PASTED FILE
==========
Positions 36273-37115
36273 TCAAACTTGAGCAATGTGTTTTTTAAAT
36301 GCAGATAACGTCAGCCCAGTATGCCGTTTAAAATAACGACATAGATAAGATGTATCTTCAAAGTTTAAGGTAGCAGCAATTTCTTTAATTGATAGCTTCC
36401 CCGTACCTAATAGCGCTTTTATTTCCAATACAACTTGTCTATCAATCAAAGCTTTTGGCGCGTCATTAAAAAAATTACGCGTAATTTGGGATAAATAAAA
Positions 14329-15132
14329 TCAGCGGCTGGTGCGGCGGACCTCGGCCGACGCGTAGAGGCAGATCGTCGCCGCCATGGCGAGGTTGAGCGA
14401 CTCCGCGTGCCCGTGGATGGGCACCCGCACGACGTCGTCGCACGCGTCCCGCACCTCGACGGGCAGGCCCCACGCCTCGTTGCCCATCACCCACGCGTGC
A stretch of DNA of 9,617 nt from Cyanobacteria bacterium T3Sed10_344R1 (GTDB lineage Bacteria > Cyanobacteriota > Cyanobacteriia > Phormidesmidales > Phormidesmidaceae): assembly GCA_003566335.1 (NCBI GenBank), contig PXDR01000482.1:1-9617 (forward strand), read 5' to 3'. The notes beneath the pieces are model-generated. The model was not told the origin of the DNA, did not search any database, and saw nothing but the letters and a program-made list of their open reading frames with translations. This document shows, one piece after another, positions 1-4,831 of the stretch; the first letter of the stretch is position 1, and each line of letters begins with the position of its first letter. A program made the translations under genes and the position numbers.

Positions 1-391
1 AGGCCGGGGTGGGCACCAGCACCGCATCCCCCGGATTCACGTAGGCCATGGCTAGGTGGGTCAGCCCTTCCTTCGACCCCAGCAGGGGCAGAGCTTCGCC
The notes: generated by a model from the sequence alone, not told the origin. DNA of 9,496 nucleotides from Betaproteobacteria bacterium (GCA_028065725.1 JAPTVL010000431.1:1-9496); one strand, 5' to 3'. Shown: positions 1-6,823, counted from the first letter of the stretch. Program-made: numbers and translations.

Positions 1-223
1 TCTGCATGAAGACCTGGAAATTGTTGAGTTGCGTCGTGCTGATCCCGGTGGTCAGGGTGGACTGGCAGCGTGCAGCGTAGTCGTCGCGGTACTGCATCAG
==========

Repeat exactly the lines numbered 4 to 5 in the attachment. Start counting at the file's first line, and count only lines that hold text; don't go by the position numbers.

36401 CCGTACCTAATAGCGCTTTTATTTCCAATACAACTTGTCTATCAATCAAAGCTTTTGGCGCGTCATTAAAAAAATTACGCGTAATTTGGGATAAATAAAA
Positions 14329-15132